Authorities in Equatorial Guinea have deported several hundreds of Cameroonians, calling them economic migrants, even as they say job-seeking Nigerians invade their country to harass their citizens, commit thievery and armed banditry.
Nouhou Bello, the most senior Cameroon government official in Ocean, the administrative unit where Campo is located, on Monday said President Paul Biya asked him to receive the deported Cameroonian civilians and make sure they travel to their towns and villages in peace.
Bello said Cameroonians who have arrived in Campo since Friday have confirmed to government officials that they were in the neighboring state illegally.
According to him, some of the deportees told officials their visas had expired while others acknowledged lacking travel documents when they went to Equatorial Guinea.
Bello called on Cameroonians staying in Equatorial Guinea illegally leave the country or risk being locked up.
Earlier in October, the government of Equatorial Guinea said it would embark on a mass deportation of people living illegally in its territory.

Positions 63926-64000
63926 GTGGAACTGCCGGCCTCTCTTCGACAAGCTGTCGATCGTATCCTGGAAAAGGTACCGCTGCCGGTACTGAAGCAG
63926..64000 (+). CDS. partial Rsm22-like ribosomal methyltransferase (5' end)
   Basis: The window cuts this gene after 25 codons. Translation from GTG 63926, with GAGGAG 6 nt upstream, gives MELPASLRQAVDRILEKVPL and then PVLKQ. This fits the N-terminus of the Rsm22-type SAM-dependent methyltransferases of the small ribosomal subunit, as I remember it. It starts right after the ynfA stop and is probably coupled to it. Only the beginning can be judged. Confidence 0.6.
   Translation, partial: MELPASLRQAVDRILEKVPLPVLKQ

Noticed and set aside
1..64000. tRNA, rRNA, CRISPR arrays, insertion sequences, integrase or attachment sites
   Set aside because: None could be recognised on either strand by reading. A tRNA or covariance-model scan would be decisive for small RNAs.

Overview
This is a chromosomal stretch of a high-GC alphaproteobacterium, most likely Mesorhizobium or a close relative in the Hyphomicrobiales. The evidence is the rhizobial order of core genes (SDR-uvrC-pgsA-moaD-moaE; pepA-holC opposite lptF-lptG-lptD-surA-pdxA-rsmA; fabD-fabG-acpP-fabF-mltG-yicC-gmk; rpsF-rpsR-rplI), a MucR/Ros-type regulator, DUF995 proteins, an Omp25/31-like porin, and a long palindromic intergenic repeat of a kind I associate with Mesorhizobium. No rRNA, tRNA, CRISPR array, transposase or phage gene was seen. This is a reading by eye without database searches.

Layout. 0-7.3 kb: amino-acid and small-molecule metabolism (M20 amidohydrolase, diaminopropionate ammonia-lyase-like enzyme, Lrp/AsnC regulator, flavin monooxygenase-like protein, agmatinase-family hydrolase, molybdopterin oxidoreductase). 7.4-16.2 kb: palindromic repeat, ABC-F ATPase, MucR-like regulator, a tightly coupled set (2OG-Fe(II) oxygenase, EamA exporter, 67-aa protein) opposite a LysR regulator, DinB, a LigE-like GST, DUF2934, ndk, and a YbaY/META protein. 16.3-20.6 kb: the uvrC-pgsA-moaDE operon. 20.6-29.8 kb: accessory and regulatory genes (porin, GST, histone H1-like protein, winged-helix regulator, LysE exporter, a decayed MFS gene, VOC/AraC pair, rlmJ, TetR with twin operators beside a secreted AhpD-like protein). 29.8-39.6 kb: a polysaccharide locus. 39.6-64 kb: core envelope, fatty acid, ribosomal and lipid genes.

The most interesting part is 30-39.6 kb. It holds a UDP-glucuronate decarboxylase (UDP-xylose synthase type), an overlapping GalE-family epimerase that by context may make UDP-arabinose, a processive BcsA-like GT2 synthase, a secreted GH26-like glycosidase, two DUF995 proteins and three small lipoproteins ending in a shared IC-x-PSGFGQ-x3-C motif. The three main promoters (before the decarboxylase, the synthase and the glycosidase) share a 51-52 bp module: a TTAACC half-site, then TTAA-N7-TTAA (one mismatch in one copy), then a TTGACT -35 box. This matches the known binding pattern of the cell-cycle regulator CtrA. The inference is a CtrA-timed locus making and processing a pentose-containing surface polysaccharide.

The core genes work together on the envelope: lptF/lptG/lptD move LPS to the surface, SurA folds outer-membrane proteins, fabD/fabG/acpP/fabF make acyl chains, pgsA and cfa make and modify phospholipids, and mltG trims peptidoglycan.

Officials said insecurity has mounted due to an influx of about 30,000 economic migrants within the past three years.
The government of Equatorial Guinea says it plans to deport 7,000 Cameroonians in all by the end of the year.
Scores of Cameroonians applauded Monday while welcoming back at least 200 of their citizens who were deported. But the well-wishers are not happy with Equatorial Guinea’s actions.
Civilians shouted that by deporting Cameroonians, the oil-rich country is being indifferent to people who have rendered services as mechanics, electricians, bricklayers, miners and other types of workers.
Nguenang Rigobert, one of the deported Cameroonians, says he lost his teaching job in Equatorial Guinea. Nguenang says he, like many Cameroonians in Equatorial Guinea, are victims of what he calls the Cameroon government’s lack of interest in the plight of its citizens outside the country.
He says Cameroon should have negotiated for Equatorial Guinea to give Cameroonians more time to acquire resident and work permits.
Nguenang said several dozen of the deported Cameroonians fled their country in part because of its ongoing separatist crisis. Others left because of Boko Haram terrorism in the north.
Some deportees said they were tortured and their property looted in Equatorial Guinea. Others said they spent several nights in detention centers and were freed after agreeing to return to Cameroon unconditionally.
Source: The Heritage Times